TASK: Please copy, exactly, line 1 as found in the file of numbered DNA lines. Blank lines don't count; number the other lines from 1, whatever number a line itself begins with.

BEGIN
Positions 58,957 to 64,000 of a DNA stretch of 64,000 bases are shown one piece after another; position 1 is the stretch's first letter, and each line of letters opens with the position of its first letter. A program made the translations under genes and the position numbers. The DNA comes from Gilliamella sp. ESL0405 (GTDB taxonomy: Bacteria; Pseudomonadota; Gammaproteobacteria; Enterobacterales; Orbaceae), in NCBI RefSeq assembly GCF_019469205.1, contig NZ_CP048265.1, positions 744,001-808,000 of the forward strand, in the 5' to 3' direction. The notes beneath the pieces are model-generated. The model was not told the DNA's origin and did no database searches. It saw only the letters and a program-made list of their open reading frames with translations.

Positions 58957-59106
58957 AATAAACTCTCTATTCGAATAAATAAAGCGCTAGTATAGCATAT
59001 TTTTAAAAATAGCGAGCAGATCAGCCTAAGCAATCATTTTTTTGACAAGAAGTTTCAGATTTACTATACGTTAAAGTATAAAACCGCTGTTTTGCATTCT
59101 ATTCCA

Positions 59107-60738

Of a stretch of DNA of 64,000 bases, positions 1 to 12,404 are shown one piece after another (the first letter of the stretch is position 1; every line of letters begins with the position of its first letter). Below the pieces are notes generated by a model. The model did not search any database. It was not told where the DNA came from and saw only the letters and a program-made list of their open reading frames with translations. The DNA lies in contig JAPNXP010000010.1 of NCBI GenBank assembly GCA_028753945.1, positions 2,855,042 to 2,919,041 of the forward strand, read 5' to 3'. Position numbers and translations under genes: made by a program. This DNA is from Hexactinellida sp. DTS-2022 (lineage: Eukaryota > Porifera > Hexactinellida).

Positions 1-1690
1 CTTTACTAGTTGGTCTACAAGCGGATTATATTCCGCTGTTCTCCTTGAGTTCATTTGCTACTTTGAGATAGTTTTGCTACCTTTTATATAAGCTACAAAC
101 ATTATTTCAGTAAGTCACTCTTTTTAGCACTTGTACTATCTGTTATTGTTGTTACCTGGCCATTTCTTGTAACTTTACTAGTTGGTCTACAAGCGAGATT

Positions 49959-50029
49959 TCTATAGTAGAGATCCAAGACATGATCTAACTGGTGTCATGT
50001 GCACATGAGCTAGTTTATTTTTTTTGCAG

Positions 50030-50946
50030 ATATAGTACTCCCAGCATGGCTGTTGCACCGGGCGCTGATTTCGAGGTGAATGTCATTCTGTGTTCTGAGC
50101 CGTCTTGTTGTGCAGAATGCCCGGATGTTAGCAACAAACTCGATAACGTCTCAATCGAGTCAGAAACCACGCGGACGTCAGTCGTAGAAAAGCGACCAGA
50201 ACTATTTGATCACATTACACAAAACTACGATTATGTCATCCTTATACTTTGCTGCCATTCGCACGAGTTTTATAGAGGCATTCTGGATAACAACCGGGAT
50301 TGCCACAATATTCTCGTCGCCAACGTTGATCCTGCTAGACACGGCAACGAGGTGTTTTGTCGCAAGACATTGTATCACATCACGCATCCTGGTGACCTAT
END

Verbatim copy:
Positions 58,957 to 64,000 of a DNA stretch of 64,000 bases are shown one piece after another; position 1 is the stretch's first letter, and each line of letters opens with the position of its first letter. A program made the translations under genes and the position numbers. The DNA comes from Gilliamella sp. ESL0405 (GTDB taxonomy: Bacteria; Pseudomonadota; Gammaproteobacteria; Enterobacterales; Orbaceae), in NCBI RefSeq assembly GCF_019469205.1, contig NZ_CP048265.1, positions 744,001-808,000 of the forward strand, in the 5' to 3' direction. The notes beneath the pieces are model-generated. The model was not told the DNA's origin and did no database searches. It saw only the letters and a program-made list of their open reading frames with translations.